Toxic Landfills Across the U.S. Could Get Second Lives as Solar Farms
As pollution, heatwaves, flooding and habitat destruction worsen worldwide, humans are coming up with more creative solutions to battle the climate crisis.
An example of this is the increasing number of landfill sites across the U.S. that are being repurposed as solar farms.
A landfill is a toxic disposal site for solid waste covered in layers of dirt — an example of human excess and the rampant polluting of our planet.
When grass has begun to grow on a landfill, it can look green and lush, but landfills have been categorized as “brownfields” by the U.S. Environmental Protection Agency, contaminated sites that are a danger to the environment, too unhealthy and unstable to be developed.
According to “The Future of Landfills is Bright,” a report from nonprofit clean energy organization RMI, 113 landfill-to-solar projects with a one megawatt or greater capacity have been built in the U.S. Together, these projects are responsible for 428 megawatts of solar capacity.
A megawatt equals 1,000 kilowatts. According to the Union of Concerned Scientists, the average annual electricity consumption for a U.S. household is about 7,200 kilowatt-hours.
A report from RMI and the World Resources Institute said 21 landfill solar projects across the U.S. generated 207 megawatts of energy last year.
The largest landfill-to-solar project in the U.S. is being developed 17 miles south of Houston, Texas, in the predominantly-Black Sunnyside neighborhood, reported Vox.
The finished project will cover 240 acres of former landfill and power about 5,000 homes per year, according to Time.
Historically, landfills in the U.S. have often been placed in mostly-Black areas, another example of the country’s environmental injustice.
“For 40 to 50 years, white Americans came here and dumped on Black Americans,” said president of local community development nonprofit South Union CDC Efrem Jernigan, who is a lifelong resident of Sunnyside, as Vox reported.
Once a landfill like the one in Sunnyside is decommissioned, it becomes a blight to the community, wasted space that could emit toxic pollutants if punctured by building or not properly capped.
According to one of the authors of “The Future of Landfills is Bright,” Matthew Popkin, who is a manager in the urban transformation program at RMI, building solar panels on former landfills is safe because they are able to be built on concrete ballasts that won’t disrupt the dirt cap.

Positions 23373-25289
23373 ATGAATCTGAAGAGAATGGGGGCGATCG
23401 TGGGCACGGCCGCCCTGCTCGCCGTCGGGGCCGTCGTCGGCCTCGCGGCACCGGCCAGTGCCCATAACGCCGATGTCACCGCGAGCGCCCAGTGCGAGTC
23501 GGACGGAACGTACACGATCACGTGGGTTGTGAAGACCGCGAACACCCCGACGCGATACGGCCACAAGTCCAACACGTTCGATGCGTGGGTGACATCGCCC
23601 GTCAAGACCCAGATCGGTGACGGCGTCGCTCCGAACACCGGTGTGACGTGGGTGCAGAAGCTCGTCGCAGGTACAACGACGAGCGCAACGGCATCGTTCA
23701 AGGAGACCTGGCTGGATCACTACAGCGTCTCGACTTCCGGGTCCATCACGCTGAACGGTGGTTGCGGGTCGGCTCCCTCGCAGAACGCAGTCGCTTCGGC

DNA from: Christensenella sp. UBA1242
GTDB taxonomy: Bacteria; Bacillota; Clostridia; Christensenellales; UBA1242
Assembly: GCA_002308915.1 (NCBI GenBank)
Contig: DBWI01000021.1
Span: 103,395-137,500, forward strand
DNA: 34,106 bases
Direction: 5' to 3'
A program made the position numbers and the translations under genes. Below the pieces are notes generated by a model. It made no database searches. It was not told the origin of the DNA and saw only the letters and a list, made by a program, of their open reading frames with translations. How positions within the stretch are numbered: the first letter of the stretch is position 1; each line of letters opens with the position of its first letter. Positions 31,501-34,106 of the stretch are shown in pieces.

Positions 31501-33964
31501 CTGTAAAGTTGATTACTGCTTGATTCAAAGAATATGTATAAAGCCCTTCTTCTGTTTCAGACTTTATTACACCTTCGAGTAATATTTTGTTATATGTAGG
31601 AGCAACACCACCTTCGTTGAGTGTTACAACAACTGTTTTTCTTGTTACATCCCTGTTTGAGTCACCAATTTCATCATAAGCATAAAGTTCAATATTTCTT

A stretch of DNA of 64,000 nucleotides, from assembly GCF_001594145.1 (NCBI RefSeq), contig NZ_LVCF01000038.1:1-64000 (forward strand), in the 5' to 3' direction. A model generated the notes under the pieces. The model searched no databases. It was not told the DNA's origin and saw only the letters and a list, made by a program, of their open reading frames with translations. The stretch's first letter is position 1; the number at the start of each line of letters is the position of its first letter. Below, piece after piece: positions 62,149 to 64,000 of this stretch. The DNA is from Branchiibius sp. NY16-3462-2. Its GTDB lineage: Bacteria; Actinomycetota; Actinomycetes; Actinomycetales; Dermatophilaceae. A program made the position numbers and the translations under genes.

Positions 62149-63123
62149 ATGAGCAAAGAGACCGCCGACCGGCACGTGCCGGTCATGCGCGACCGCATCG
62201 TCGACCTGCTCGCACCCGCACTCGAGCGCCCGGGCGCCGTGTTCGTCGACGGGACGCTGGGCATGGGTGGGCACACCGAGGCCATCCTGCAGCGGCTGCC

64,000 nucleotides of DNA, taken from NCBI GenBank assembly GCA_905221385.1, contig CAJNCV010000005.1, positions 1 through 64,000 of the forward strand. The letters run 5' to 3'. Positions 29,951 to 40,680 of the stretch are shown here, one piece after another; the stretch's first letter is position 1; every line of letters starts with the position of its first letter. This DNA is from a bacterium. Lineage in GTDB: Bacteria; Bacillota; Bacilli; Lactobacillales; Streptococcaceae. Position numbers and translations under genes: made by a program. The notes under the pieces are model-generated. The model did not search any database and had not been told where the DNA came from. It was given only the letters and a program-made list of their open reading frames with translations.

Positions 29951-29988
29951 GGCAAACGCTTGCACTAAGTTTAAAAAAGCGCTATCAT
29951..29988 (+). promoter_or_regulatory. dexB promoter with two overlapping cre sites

Just in case, the solar farm in Sunnyside will have environmental sensors around its perimeter in case of any leaks.
Local communities are more in charge of how landfills are reused, since they are under the ownership and control of municipalities.
“It was usually people who were disadvantaged who didn’t have a say in what went in their backyard,” said Popkin, as reported by Vox.
“There’s an opportunity here for partially correcting some environmental injustices,” Popkin said. “[I]t can be part of a broader revitalization strategy.”
Over 4,300 landfills in the U.S. were identified by Popkin and co-author Akshay Krishnan as being promising locations for landfill solar projects that could end up generating 63.2 gigawatts of power annually, enough to power 7.8 million homes. (A gigawatt equals 1,000,000 kilowatts.)
About two megawatts of the 50 total the Sunnyside solar project will generate will be put into a community solar project that could help lower the costs of electricity for Sunnyside residents.
There will also be a 150-megawatt storage facility for excess solar power to be used when needed to help prevent blackouts.
Additionally, Sunnyside residents will have the opportunity to enroll in a solar installation training program offered every quarter.
The Inflation Reduction Act includes tax breaks for “energy communities” to be developed through clean energy projects in low-income areas and brownfields, plus millions of dollars in funding.
“Suddenly, you have a national incentive to build these projects,” said Popkin, as Vox reported.
Popkin expressed hope that the solar project’s economic upsides will benefit the community, rather than leading to gentrification.
“I am optimistic about the future of this land and the people who live in the resilient neighborhood that developed around this environmental injustice,” said Houston Mayor Sylvester Turner, according to a press release from the Houston Mayor’s Office. “Most importantly, it will transform the built environment of a historically under-served and under-resourced community by bringing private investment to Sunnyside, a predominantly Black and brown community that struggles daily with historical inequities that have created present-day disparities.”